Connecticutís Section 319 Nonpoint Source Program and Coastal Management Program are both administered in DEEP, and both programs work together to administer the coastal nonpoint source pollution control program within DEEP.  The Bureau of Water Protection and Land Reuse (WPLR) and the Bureau of Materials Management and Compliance Assurance (MMCA) will serve as the primary implementing, enforcement, and coordinating agencies, pursuant to the respective responsibilities outlined below: 

Bureau of Water Protection and Land Reuse (WPLR):

  • Adopts water quality standards and classifications for the state's surface and groundwater resources;

  • monitors and assesses the quality of water resources;

  • administers the TMDL, watershed, and lakes management programs to reduce water toxics, lake eutrophication, and hypoxia in Long Island Sound;

  • conducts NPS Program planning and coordination;

  • manages the planning, design, and construction of municipal sewage treatment facilities;

  • manages the state and federal Superfund, Property Transfer, and Potable Water programs (well contamination response);

  • administers the state Clean Water Fund (SRF); and

  • provides support functions for the other bureau divisions for necessary planning, program development, and technical and administrative assistance.

Bureau of Materials Management and Compliance Assurance:

  • Regulates, inspects, and monitors municipal and industrial wastewater discharge facilities and public and private sewage treatment systems;

  • regulates stormwater;

  • requires the abatement of point and nonpoint source pollution;

  • conducts inspections and institutes enforcement actions for violation of permits or unpermitted discharges;

  • processes permit applications for discharges to groundwater from agricultural waste management systems; updates, reviews and tracks permit compliance monitoring data; and conducts routine inspections of permitted facilities and  institutes enforcement actions.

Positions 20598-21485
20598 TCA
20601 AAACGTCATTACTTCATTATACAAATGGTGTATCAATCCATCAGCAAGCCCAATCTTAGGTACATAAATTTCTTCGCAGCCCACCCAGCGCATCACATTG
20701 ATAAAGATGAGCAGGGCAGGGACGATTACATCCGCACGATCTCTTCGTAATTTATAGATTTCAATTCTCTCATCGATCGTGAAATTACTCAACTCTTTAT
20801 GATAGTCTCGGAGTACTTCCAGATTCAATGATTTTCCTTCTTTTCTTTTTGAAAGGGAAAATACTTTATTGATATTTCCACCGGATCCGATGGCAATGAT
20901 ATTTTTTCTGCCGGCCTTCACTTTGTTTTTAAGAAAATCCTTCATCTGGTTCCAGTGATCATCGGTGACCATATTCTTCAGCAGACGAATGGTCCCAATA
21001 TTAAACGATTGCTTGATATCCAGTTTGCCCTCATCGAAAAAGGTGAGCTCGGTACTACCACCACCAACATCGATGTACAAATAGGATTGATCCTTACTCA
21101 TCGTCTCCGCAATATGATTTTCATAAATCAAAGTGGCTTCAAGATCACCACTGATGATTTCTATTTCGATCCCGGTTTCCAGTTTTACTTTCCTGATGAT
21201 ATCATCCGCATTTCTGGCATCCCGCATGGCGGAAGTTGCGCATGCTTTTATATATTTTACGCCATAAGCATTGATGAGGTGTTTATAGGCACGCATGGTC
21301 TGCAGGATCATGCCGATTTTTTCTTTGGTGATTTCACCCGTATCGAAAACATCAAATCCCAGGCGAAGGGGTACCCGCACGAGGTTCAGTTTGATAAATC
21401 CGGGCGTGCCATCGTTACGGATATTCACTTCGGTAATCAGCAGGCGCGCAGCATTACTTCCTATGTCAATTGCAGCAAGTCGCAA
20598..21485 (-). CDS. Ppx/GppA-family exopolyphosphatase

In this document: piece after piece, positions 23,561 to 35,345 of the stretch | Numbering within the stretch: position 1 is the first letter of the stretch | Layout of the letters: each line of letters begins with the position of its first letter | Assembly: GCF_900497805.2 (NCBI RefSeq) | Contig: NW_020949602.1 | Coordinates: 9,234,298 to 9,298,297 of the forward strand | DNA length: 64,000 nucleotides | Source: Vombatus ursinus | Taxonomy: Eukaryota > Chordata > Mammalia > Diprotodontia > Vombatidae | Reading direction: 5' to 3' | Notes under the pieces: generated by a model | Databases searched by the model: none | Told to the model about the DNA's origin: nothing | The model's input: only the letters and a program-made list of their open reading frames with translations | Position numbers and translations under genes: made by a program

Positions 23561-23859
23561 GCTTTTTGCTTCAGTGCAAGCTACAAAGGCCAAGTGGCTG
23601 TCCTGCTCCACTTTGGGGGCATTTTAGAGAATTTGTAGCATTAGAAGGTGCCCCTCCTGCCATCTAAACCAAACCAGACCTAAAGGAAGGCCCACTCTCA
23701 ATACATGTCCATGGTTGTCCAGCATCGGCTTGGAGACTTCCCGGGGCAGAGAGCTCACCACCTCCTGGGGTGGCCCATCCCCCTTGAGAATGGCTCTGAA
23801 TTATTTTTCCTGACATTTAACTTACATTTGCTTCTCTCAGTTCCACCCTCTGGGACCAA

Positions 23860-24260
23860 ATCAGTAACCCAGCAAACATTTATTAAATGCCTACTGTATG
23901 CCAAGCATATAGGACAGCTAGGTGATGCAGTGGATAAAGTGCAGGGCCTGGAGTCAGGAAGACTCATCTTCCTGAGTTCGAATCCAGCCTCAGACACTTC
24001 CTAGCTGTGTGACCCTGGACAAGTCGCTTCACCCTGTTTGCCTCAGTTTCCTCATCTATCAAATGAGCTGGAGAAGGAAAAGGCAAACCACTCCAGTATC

WPLR Inland Water Resources Division:

  • Regulates activities in the state's inland wetlands, watercourses, and flood plains, including oversight of municipal Inland Wetland Agencies;

  • enforces the state's inland wetland and floodplain protection statutes;

  • prevents or mitigates natural disasters through flood warning, emergency recovery efforts from flooding, and dam safety programs.

  • regulates diversion of water, state agency actions in wetlands and watercourses, and work within stream channel encroachment lines;

  • monitors the safety of state-owned and privately owned dams. 

  • regulates Department of Transportation and other state-sponsored construction in inland waterways and wetlands by review and issuance of construction permits;

  • tracks, for conformance with state law, regulatory actions undertaken by municipal commissions;

  • inventories and monitors diversion of surface and ground waters of the state;

  • reviews water supply plans to assure adequate supplies for future water supply use;

  • regulates operation and maintenance of dams and approves permit applications for dam repair, modification or construction;

  • regulates the study, design and repair of major State-owned dams;

  • responsible for repair and construction of state-owned dams and flood control projects; and

  • conducts inspections and institutes enforcement actions.

WPLR Office of Long Island Sound Programs:  

  • Administers the state's Coastal Management Program;

  • develops and administers, in conjunction with the WPLR Planning and Standards Division, the state Coastal Nonpoint Pollution Control Program pursuant to section 6217 of the Coastal Zone Act Reauthorization Amendments;

  • administers statutes related to coastal nonpoint source pollution problems, including the state's Tidal Wetlands Act and Structures, Dredging, and Fill Act;

  • implements, oversees, and enforces the state's coastal management and coastal permit laws and regulations, regulating docks, dredging, marina construction and other shoreline development;

  • manages programs to protect and restore coastal resources and habitat;

  • assists coastal towns in planning and implementing programs to protect coastal resources;

  • develops and implements plans to improve water quality in Long Island Sound and its harbors through elimination of coastal nonpoint source pollution and establishment of federally (EPA) approved No Discharge Areas for sewage from boats;

  • administer grant programs which provide funding to outside sources for Long Island Sound research and management, public access, habitat restoration, and education;

  • provides grant funds through the federal Clean Vessel Act Grant Program for the installation, operation and maintenance of boat holding tank pumpout and dump stations at public and private boating access facilities; and 

  • jointly manages Connecticut's Clean Marina Program and Clean Boater Program with DEEP's Boating Division.

Legal Opinions  |  Connecticut's Coastal Nonpoint Source Pollution Control Program